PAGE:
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The Microbial Development group studies development in the model organism Bacillus subtilis, which involves metamorphosis of the rod-shaped vegetative cell into a dormant, highly resistant spore.

At its onset, the cells abandon medial (symmetrical) cell division, and switch to a mode of polar (asymmetric) division, which gives rise to a dissimilar progeny, the mother cell and the smaller prespore (figure below).

The prespore will differentiate into the mature spore, whereas the mother cell eventually lysis to release the spore (see figure). Polar division is served by a specialized mode of chromosome segregation that ensures that one of the replicated chromosomes is partitioned into the prespore, while the other stays in the mother cell (see the figure below), and one project in the laboratory deals with the coordination between asymmetric division and chromosome segregation.

Gene expression in the prespore and the mother cell is then orchestrated by a cascade of RNA polymerase sigma subunits, which are activated in a cell type-specific manner, in response to the course of morphogenesis and as the result of cell-cell signaling pathways that link the two lines of gene expression.

The group is also investigating a pathway by which the mother cell induces activation of the late prespore-specific sigma factor. It functions only after the complete engulfment of the prespore by the mother cell (see figure), and involves a novel type of synapse-like complex that connects the two cells, as well as a new mechanism for maintaining the polymerase in the prespore inactive until the appropriate signal is perceived.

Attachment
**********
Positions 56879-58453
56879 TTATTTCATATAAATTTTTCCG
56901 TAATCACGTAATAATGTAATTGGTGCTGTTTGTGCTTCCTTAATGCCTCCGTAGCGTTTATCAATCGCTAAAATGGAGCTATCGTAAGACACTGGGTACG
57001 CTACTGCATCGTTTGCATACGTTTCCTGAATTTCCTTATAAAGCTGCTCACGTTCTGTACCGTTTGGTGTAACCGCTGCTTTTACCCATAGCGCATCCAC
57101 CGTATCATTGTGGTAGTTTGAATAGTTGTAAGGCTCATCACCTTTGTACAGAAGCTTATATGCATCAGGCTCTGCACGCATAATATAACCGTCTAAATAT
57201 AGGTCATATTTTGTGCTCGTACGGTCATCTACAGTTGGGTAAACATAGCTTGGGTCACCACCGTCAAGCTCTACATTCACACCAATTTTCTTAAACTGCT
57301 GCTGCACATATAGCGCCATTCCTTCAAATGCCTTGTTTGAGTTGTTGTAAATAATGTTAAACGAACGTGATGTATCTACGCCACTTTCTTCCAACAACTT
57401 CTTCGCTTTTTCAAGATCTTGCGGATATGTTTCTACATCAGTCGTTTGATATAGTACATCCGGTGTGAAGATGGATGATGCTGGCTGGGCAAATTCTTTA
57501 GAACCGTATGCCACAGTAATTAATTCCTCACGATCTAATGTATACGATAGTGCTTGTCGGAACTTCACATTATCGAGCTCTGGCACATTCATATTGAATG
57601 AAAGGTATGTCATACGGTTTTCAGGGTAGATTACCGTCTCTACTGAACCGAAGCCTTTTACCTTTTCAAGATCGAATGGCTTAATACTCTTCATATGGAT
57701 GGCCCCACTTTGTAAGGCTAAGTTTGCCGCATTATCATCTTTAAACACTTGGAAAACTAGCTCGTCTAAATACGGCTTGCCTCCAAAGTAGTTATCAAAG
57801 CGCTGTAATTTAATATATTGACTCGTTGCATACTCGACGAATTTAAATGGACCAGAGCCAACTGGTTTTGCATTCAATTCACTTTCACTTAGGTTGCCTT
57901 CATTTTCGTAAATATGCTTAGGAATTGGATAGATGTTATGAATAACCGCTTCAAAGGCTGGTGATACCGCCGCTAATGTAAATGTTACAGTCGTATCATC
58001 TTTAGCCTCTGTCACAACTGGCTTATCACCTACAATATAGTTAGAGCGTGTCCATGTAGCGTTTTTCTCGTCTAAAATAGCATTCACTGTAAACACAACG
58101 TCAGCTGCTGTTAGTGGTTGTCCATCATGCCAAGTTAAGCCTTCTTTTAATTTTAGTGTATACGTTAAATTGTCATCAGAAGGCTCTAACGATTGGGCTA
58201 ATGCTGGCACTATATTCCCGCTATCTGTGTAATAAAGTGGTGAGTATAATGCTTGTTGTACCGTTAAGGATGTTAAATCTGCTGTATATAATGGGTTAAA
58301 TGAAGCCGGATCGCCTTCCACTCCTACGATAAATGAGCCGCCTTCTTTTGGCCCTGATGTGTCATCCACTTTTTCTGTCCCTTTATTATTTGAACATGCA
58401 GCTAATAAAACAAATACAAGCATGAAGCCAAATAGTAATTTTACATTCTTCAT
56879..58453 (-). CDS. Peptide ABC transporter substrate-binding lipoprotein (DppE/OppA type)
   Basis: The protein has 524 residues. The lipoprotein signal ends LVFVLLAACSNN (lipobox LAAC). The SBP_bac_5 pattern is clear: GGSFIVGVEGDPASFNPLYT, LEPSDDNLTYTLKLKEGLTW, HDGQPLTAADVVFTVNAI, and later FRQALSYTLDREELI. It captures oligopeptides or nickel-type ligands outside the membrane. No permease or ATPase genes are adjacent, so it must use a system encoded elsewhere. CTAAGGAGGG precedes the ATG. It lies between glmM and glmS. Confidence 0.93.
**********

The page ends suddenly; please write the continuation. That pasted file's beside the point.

Keeping the programs of gene expression in the two cells in close register with the course of morphogenesis allows the temporal differentiation of classes of gene expression, whose proper deployment is important for the fidelity of morphogenesis. In a dramatic example, heterochronic mutants, in which an early morphogenetic gene (cotE) is transplanted to late classes of expression, show suppressed morphogenesis of a spore protective layer.

In addition, and importantly, much of the differentiation process relies on the sub-cellular localization of proteins, and the group is also interested on the mechanisms by which proteins are targeted to their final addresses. An example is the localization of an integral membrane protein required for cortex biogenesis, a layer of peptidoglycan that confers heat resistance to the spore (see figure). Lastly, knowledge is also being translated into research with a more applied angle, from the use of spores as display systems for bioactive molecules, to the characterization of spore-formers with a potential use as probiotics.



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